Making a Difference: Double vision? Two Lions Clubs in Craig champion eye health
Craig — Two of the community’s oldest service clubs have a single focus — ensuring that kids see clearly.
Lions Club International was started by Chicago businessman Melvin Jones in 1917 making the parent organization 100 years old this year.
Club lore has it that Helen Keller set the mission in 1925 when she asked the service clubs to be “knights for the blind,” said Craig Lions Club Treasurer Al Shepherd, a 40-year member of the club.
Craig Lions Club was chartered on December 14, 1944 by early captains of industry including George Kimble and Lloyd Dupree, who were both newspaper men; Judge Ralph White; attorney George Pew; dairy owner Art Woodbury and banker F.M. Pleasant.
At first the club served as a Chamber of Commerce.
“Community leaders invited businessmen from Denver to come in on the train and visit and help the community,” Shepherd said.
Notables, such as school Principal Rodger Little and State Farm Insurance Agent George Lewis chartered the second club, the Cedar Mountain Lions Club, on May 15, 1960.
They wanted to offer an evening club for men who were unable to meet during the day.
“Our big thing is our fundraisers to take care of little kids and families… We pay for glasses or eye surgeries,” said Cedar Mountain Lions Club President Tony Maneotis.
The clubs have also:
• Supported glaucoma testing
• Provided financial assistance to the elderly for cataract removal
• Organized the 9 Health Fair the first 33 years of the program in Craig
• Supported international efforts to fight eye disease in countries such as Africa
The clubs continue to:
• Provide eyeglasses for those with low or fixed incomes
• Collect used eyeglasses, through local optometrists’ offices for redistribution overseas
• Support the Rocky Mountain Lions Eye Bank in Denver
• Contribute financial assistance to eye surgeries including eye transplants
• Provide twice-annual eye screenings for over 600 area children from birth through first grade
“About 10 percent of children come up needing eye care. If we catch any problems with these kids before age 6, things can be done for them,” Shepherd said.
Both clubs raise funds with food and fun to support the cause. All money raised locally goes back into the community, Shepherd said.
“We cook hamburgers, hold pancake breakfasts and all the money made stays in the community,” Maneotis said when describing the Cedar Mountain Club’s fundraising activities.
The Craig club sells breakfast during the Colorado Mine Rescue Contest. And every other year they bring the Culpepper & Merriweather Circus to town.
The Craig Club also used to sell fresh Christmas trees, but as club members aged they became unable to physically handle the trees. So tree sales were transferred to the Rotary Club of Craig.
Both clubs have roughly a dozen members that are not as young as they used to be.
“I’m in my eighties and I need help. We need younger people to take care of this job,” Shepherd said.
Attracting younger members has been a challenge.
“We need to involve the younger people, as it’s not an old people organization,” said Craig Lions Club President Kristi Shepherd.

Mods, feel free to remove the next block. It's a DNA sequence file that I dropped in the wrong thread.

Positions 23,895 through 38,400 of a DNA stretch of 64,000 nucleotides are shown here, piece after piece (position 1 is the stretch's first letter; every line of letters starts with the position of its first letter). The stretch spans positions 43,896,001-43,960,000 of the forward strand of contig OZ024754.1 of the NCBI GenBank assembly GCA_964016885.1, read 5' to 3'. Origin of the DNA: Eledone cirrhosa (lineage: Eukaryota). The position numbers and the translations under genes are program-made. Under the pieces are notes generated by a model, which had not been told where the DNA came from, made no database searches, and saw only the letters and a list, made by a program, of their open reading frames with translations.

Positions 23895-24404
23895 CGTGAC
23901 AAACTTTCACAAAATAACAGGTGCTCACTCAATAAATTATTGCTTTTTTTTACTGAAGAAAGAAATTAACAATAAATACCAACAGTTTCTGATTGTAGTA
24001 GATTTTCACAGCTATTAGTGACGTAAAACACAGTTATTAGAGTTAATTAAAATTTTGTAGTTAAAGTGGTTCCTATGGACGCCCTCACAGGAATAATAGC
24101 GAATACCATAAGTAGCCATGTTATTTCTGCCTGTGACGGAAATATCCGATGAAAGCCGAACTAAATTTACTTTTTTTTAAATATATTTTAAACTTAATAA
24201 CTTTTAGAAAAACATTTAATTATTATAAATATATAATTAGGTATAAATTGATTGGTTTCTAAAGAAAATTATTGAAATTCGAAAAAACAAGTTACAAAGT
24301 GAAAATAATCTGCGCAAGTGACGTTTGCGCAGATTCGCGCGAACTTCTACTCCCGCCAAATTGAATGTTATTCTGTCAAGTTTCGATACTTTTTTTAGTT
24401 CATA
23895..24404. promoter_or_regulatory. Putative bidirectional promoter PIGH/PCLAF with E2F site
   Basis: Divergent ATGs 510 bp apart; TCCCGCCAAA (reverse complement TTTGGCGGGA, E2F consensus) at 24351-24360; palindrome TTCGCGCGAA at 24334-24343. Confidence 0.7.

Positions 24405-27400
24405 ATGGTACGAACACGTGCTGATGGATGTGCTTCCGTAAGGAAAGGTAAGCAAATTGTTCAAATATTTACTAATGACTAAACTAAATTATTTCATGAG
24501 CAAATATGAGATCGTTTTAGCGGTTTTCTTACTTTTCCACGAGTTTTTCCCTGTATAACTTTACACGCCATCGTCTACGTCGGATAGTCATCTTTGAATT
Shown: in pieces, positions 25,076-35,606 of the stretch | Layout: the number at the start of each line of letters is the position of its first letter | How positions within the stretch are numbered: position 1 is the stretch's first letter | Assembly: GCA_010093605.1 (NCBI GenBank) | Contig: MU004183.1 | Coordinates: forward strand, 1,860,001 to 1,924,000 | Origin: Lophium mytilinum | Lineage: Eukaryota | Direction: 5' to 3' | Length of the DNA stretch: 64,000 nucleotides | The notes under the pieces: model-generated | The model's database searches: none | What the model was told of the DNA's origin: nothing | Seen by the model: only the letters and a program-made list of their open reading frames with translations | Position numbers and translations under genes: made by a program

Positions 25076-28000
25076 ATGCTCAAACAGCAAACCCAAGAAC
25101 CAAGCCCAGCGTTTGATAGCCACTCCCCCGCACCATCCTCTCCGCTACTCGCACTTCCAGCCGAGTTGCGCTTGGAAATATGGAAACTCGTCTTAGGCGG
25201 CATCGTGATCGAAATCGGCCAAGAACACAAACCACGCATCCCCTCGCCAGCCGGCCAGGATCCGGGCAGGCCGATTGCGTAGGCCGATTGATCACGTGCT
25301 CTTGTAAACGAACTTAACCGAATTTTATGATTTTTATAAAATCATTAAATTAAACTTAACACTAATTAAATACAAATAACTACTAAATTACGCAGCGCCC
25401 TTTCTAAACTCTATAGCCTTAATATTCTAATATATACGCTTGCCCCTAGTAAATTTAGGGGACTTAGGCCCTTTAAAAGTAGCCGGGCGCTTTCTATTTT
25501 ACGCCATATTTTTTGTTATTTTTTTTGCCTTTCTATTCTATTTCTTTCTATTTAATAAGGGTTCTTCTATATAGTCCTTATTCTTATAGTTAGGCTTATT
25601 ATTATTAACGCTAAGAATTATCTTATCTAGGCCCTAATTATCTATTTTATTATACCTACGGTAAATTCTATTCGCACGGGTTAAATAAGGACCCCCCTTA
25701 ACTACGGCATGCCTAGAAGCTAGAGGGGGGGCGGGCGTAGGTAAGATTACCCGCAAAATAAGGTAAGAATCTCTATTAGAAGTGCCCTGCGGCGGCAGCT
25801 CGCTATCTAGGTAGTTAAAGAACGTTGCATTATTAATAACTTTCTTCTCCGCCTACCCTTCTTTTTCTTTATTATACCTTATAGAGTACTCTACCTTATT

At first club membership was restricted to men. Lions International welcomed women in 1987, according to lionsclubs.org.
The idea of sitting next to women in a meeting was unsettling for some Craig Lions members, but after the first lady (Alice Rigney who worked at the hospital) joined the club attitudes changed, Al Shepherd said because “they make things work and get things done.”
Cedar Mountain, the newer club, is old-fashioned. Its charter doesn’t allow women to join.
“When I joined it was strictly men. Now, during events, when we need help, our wives have stepped in,” Maneotis said.
Craig Kiwanis Club, is also a gentleman’s only club. The local Kiwanis chapter was started as a result of Lions Club rules.
“Right at the end of World War II a lot of young men coming back whose fathers were in the Lions Club. Sons could not join the Lions Club and so they started the Kiwanis Club,” Al Shepherd said.
Many service clubs find recruiting new, young members difficult.
“Younger people are not joining organizations. All the organizations are dwindling. When someone dies, no one replaces them,” said Craig Lions Club member Doug Wellman.
The two clubs have contemplated merging.
“It’s something we are looking at for the future,” Maneotis said.
If the Lions Clubs were to disappear the community would lose valuable free services.
“Without Lions Club, children would no have early testing,” Shepherd said.
Lions make a difference.
“What we do is important. The service is available for nothing,” said Craig Lions Club Secretary Jane Hume.
Both clubs welcome new members.
Craig Lions Club meets at 6 p.m. on the second and fourth Wednesdays of the month at the Colorado Northwestern Community College Community Education Center (Bell Tower Building) at 50 College Drive in Craig.
Cedar Mountain Lions Club meets at 6:30 p.m. on the first Tuesday of the month. To learn more call club President Tony Maneotis at 970-826-1472.
The Craig Press caught up with six Moffat County High School grads who have enlisted in the military after graduation. We wanted to know a little more about their hopes and dreams, and what inspired them to serve their country.